Tuesday, September 9, 2014
Naked in Death by JD Robb
by J.D. Robb
Brilliance Audio, 2010 (originally published in 1995)
5 discs, abridged
Welp, that was another abridged audiobook. It wasn't supposed to be, but it was what I could get, and I've wanted to try this series for a while now. For those not sure, yes, JD Robb is a different incarnation of redoubtable, prolific romance author Nora Roberts. This series is exceedingly popular and long-lived, and incredibly all 40 (40!!) entries in the series have above a 4 star rating on Goodreads. The setting appealed to me - I like mysteries, and the idea of a series set in a futuristic New York City, but still a police procedural and a romantic thriller, really tickled my fancy.
Lieutenant Eve Dallas is a young and very successful police inspector with the New York City Police and Security Department in the year 2058. After a particularly messy episode with a domestic assault and murder, in which she's been responsible for the death of the murderer, she's immediately called in to a top secret investigation involving the gruesome murder of the prostitute (legalized, now) granddaughter of a very powerful, very right-wing Southern Senator. The top suspect is the charming billionaire Roarke, a man with deep secrets. But as Eve grows to know Roarke she becomes convinced that his secrets don't include coldblooded murder (this one, at least.) And she finds herself increasingly fascinated by this contrarian, handsome, and likely very dangerous man.
I know why this series is so popular. It ticks off alllll the fantasies: young, scarily competent, slightly maverick, and secretly scarred detective; fancy gadgets that do cool things; a possible conspiracy of the powerful and a hard-ass boss for our detective to fight against; and very rich, very good-looking, very alpha male hero. The writing is extremely competent and even excellent in places. The tone is perfect. The plot is... not a big surprise at any point, exactly, but there's enough tension to keep it interesting. In short, this book is straight-out escapist fiction and it doesn't pretend to be anything else, and it's very, very good at what it does.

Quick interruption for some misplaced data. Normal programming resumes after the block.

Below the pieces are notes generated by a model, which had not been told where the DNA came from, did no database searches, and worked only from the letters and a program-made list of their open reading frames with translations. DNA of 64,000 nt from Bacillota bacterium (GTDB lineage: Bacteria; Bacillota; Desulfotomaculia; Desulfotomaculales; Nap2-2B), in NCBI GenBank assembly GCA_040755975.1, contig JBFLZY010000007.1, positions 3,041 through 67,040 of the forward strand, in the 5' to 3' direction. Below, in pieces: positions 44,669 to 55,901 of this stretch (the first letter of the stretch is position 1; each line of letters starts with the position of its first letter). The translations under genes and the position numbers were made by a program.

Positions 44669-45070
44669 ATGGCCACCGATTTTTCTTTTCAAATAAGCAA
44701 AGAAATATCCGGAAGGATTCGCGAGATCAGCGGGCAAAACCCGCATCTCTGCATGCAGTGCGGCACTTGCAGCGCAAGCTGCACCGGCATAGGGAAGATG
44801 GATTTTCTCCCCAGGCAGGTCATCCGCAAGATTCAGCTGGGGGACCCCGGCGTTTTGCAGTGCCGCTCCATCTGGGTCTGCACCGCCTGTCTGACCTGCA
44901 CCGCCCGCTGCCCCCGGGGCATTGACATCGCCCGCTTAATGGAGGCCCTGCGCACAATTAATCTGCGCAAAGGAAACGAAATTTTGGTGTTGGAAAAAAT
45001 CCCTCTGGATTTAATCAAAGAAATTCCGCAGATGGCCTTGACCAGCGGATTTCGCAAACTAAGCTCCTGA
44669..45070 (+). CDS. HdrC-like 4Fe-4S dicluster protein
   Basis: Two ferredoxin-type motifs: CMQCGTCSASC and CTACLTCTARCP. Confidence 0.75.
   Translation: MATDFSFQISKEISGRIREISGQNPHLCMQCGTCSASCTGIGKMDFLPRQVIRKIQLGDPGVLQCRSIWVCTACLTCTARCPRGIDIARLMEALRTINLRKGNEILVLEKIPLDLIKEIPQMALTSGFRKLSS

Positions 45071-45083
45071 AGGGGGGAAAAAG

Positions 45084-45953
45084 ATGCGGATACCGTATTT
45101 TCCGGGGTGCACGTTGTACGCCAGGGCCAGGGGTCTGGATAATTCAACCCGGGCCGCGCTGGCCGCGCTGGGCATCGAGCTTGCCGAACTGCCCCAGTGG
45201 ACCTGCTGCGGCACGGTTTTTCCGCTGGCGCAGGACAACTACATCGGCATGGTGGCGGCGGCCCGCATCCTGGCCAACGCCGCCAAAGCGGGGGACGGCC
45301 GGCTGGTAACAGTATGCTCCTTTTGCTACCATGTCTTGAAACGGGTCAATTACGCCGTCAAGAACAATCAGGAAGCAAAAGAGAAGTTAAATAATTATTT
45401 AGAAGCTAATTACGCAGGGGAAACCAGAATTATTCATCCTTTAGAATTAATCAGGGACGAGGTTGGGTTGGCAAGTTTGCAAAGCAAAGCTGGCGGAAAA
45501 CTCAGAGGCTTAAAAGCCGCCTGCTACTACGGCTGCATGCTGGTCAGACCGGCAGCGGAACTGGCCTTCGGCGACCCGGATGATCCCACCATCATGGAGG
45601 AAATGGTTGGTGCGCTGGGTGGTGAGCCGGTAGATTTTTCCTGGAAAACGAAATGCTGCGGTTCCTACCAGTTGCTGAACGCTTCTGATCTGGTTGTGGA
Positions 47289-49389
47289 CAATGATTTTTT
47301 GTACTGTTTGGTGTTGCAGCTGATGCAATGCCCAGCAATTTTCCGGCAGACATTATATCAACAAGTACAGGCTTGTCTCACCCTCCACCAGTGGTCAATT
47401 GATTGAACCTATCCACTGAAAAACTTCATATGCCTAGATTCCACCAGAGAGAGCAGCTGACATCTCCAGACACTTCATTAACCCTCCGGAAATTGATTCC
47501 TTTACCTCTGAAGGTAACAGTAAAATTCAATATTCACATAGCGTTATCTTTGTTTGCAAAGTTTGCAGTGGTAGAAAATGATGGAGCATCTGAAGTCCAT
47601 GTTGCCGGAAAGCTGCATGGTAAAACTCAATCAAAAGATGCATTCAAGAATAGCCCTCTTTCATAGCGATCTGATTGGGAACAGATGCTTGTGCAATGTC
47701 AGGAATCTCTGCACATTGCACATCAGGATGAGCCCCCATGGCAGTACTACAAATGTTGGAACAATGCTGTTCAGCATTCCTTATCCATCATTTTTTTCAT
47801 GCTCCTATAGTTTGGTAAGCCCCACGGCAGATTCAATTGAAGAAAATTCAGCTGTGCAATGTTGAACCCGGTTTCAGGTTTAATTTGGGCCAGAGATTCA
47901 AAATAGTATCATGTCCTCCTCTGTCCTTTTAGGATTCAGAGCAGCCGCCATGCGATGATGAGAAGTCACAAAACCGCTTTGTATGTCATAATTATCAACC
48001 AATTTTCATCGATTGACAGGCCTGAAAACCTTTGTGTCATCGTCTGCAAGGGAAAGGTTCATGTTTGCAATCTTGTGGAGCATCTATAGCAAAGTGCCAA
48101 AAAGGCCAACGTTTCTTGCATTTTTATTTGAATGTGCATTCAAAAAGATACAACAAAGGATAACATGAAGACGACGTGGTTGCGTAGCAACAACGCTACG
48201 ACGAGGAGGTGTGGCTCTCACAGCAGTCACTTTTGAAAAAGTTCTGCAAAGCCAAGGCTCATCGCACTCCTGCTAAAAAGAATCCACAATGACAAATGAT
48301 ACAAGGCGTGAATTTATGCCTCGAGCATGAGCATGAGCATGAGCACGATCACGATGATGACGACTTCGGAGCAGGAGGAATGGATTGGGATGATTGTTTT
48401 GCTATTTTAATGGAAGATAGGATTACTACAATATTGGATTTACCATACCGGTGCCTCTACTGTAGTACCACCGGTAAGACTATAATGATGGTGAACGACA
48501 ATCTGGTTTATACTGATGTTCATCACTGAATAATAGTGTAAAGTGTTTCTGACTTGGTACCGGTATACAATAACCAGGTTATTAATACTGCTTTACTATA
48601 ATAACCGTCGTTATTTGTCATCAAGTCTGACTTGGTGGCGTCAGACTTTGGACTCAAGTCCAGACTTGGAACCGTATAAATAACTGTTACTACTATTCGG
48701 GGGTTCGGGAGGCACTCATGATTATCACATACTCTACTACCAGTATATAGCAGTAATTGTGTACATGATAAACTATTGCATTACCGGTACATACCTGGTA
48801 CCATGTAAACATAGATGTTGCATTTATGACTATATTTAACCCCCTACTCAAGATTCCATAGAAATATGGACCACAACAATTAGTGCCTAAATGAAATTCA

Any problems I had with this book really had to do with the abridgement I listened to and nothing else. And that's not even saying that the abridgement was poorly done; it wasn't. It's just that any romance that is abridged feels too fast, and mysteries that are abridged often leave clues that the author might have buried a little better feeling pretty bare. The predictability of both the plot and the identity of the murderer are partially due to the format I chose.
So I need to talk about Roarke and the alpha male hero. Intellectually I find myself pretty conflicted about this, but in some ways Robb(erts) has made this easy: Eve is not a wallflower, nor is she too perfect. She saves herself when she needs saving, but she's messy, and she makes an acceptable number of mistakes. I say "acceptable" because I really think that this kind of story needs a protagonist who makes errors, but she can't make too many because otherwise the story stops being enjoyable because the reader is too worried - Eve hits these notes perfectly and manages not to be either one-note or stereotypical; she's very likeable and she's very competent and she's not a push-over.
This is important, because Roarke is super-alpha. In his desire to take care of Eve and help her out, he does a couple of things that are pretty creepy if one thinks too hard about it. To the author's credit Eve calls him out on these things, but she doesn't do the sensible thing and get him out of her life entirely. And this is where I have trouble. I feel that, by enjoying the alpha male, I am somehow buying into a misogynistic social construct, and I don't like that. On the other hand, I also feel like it's unhelpful to suggest to women that certain avenues of fantasy or desire are off-limits or shameful. I don't have the background to be able to take this discussion too much further, and I obviously still have a need to work through it.
But simply: I enjoy Roarke as a hero, and I find the scenes with him romantic and sexy, and as a fantasy his behaviour doesn't creep me out, even if I encountered someone like him in real life I'd stay as far away from him as possible. I can spend as much time as I would like trying to justify this, but I think I just maybe need to own up to it: as a fantasy, this works for me. It can be borderline - there are alpha males I find just insufferable and not attractive at all - but something about this combination, Eve and Roarke, I find sexy and believable enough as a fantasy to enjoy the relationship.
If it's not clear from all of the above, I really enjoyed listening to this, and I'll definitely read/listen to more of the In Death series. Do I have the need to read all 40+ books? Maybe not, but I'm glad I've started. A solid mystery and vivid characters, with the bonus of a well-realized, very interesting and fun setting. If you're not a fan of the alpha male romance, steer clear, but this is a good bet for those who like that sort of thing. Even if you're a bit conflicted about it.